* Hughes 500M: Military export version of OH-6 in mid-1970s with upgraded 278-shp Allison 250-C18 turboshaft engine, “V” tail. A recontoured nose allowed for greater leg and head room. Modifications were also made to the rotor assembly by way of a five blade main rotor which increased stability.   

       * MD-500MD/Scout and TOW Defender: Improved military version of the model 500 with 5 main rotor blades, 375-shp Allison 250-C20B turboshaft engine, and T-tail.   

       * MD-500E/MD-500MG/Defender II: Had a more elongated nose for streamlining, and an optional 4x blade tail rotor for reduced acoustic signatures. Possible mast-mounted sight.   

       * OH-6A/MD-530F Super Cayuse/Lifter: Upgraded engine to a 425-shp Allison 250- C30 turboshaft, and avionics in 1988 for the US Army. * MD-530MG/Defender: Has a mast-mounted sight, and incorporated upgrades of all previous variants. * AH/MH-6J: US Army Special Operations variant derived from the MD-530MG.   

       As you can see, engine power varies.   

       The unit that would probably be most interested in helicopter desant is the 160th SOAR (also known as the Night Stalkers), which was created to bring special forces soldiers into combat. It was created after the Iran hostage crisis (Operation Eagle Claw), when two helicopter pilots crashed into each other in a sandstorm.   

       And, by the way, the variant the 160th SOAR uses is the AH-6/MH-6, which has a "425 SHP Allison 250-C30 turboshaft engine" according to globalsecurity.org. That's almost twice what the model started with in the Vietnam war.   

       It seems that the helicopter can already carry 4 soldiers. That's kind of what I meant, except I bet they could squeeze on another two guys standing.
plasticspoon, Mar 06 2009

       Also, about the quote that says tank desant is dangerous: it is, but it's dangerous in comparison to riding in an armored personnel carrier. A helicopter doesn't offer as much protection, so it doesn't really matter if you're on the inside or on the outside.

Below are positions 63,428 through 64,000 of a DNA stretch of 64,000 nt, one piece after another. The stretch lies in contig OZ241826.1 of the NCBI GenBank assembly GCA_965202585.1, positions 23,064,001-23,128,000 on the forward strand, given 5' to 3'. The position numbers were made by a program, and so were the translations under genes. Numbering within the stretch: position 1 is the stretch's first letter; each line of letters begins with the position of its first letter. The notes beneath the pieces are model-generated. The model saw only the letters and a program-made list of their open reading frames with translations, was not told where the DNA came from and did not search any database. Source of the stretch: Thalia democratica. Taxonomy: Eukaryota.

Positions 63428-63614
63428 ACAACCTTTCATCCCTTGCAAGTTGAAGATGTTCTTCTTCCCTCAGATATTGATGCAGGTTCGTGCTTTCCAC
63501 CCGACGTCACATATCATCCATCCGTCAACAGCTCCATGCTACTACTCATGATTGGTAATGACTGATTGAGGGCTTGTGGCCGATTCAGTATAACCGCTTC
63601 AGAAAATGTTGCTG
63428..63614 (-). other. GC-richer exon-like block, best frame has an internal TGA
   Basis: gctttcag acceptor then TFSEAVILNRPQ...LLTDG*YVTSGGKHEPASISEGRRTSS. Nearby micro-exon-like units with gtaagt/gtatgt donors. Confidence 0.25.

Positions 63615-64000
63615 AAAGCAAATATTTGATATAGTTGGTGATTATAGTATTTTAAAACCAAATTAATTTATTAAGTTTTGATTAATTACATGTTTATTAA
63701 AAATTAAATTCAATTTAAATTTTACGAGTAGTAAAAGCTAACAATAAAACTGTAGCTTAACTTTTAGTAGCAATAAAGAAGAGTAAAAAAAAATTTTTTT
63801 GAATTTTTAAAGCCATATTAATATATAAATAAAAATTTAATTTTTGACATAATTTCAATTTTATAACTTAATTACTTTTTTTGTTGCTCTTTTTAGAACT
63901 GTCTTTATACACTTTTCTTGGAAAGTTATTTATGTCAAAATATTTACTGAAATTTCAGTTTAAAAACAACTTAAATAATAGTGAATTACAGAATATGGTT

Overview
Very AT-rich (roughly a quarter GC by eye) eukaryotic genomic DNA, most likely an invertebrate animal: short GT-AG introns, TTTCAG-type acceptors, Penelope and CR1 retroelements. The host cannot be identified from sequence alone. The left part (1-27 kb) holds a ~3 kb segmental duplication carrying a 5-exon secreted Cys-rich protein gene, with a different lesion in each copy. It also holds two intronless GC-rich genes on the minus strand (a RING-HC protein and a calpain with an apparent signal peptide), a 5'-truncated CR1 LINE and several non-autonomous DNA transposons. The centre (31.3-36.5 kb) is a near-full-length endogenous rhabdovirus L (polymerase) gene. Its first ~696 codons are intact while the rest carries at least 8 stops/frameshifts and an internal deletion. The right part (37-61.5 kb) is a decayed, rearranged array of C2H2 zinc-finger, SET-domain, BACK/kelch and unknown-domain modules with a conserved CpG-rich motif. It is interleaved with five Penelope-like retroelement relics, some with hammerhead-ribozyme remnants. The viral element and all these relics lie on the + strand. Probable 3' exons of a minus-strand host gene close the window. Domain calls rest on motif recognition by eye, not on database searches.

plasticspoon, Mar 06 2009

       [plasticspoon] OK, you've discovered Google and Wikipedia. Congratulations. Well done.
However, the Apache has been fitted with rails above the winglets.
Troops have been carried into combat attached to these rails (see video from links).
How is this "idea" not baked?
AbsintheWithoutLeave, Mar 06 2009

       That's not what the wings on an Apache are for. An Apache is a gunship. It doesn't carry troops, and the pilots aren't trained to carry troops. The AH-6 is actually used to carry people around.   

       The Apache plays a different tactical role than the AH-6. If the two helicopters were operating together, the Apache's role would be to protect the AH-6. The AH-6 isn't as specialized as the Apache: it wasn't intended as a tank buster, and it can't carry as much firepower. It can carry light weaponry and a few soldiers.   

       The Mi-24 Hind, on the other hand, fuses the roles of gunship and transport helicopter.
plasticspoon, Mar 06 2009